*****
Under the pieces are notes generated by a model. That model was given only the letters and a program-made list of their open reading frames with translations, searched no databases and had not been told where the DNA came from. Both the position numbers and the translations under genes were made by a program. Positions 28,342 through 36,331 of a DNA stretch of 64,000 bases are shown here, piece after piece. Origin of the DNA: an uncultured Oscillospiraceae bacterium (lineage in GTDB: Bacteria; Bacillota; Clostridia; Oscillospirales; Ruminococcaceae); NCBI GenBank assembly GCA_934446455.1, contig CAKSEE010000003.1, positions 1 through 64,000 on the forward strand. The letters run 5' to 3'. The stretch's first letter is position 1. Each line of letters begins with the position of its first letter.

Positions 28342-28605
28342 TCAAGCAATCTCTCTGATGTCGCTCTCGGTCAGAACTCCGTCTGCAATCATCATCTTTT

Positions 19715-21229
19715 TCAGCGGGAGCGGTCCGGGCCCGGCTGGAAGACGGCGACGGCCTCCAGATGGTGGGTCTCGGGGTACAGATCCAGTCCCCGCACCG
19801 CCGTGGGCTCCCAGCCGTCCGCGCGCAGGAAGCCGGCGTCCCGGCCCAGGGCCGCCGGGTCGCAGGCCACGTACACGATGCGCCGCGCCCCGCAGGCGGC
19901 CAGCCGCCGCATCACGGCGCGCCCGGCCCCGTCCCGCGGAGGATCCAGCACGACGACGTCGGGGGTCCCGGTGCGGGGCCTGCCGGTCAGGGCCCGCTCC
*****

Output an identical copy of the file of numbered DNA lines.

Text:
Under the pieces are notes generated by a model. That model was given only the letters and a program-made list of their open reading frames with translations, searched no databases and had not been told where the DNA came from. Both the position numbers and the translations under genes were made by a program. Positions 28,342 through 36,331 of a DNA stretch of 64,000 bases are shown here, piece after piece. Origin of the DNA: an uncultured Oscillospiraceae bacterium (lineage in GTDB: Bacteria; Bacillota; Clostridia; Oscillospirales; Ruminococcaceae); NCBI GenBank assembly GCA_934446455.1, contig CAKSEE010000003.1, positions 1 through 64,000 on the forward strand. The letters run 5' to 3'. The stretch's first letter is position 1. Each line of letters begins with the position of its first letter.

Positions 28342-28605
28342 TCAAGCAATCTCTCTGATGTCGCTCTCGGTCAGAACTCCGTCTGCAATCATCATCTTTT

Positions 19715-21229
19715 TCAGCGGGAGCGGTCCGGGCCCGGCTGGAAGACGGCGACGGCCTCCAGATGGTGGGTCTCGGGGTACAGATCCAGTCCCCGCACCG
19801 CCGTGGGCTCCCAGCCGTCCGCGCGCAGGAAGCCGGCGTCCCGGCCCAGGGCCGCCGGGTCGCAGGCCACGTACACGATGCGCCGCGCCCCGCAGGCGGC
19901 CAGCCGCCGCATCACGGCGCGCCCGGCCCCGTCCCGCGGAGGATCCAGCACGACGACGTCGGGGGTCCCGGTGCGGGGCCTGCCGGTCAGGGCCCGCTCC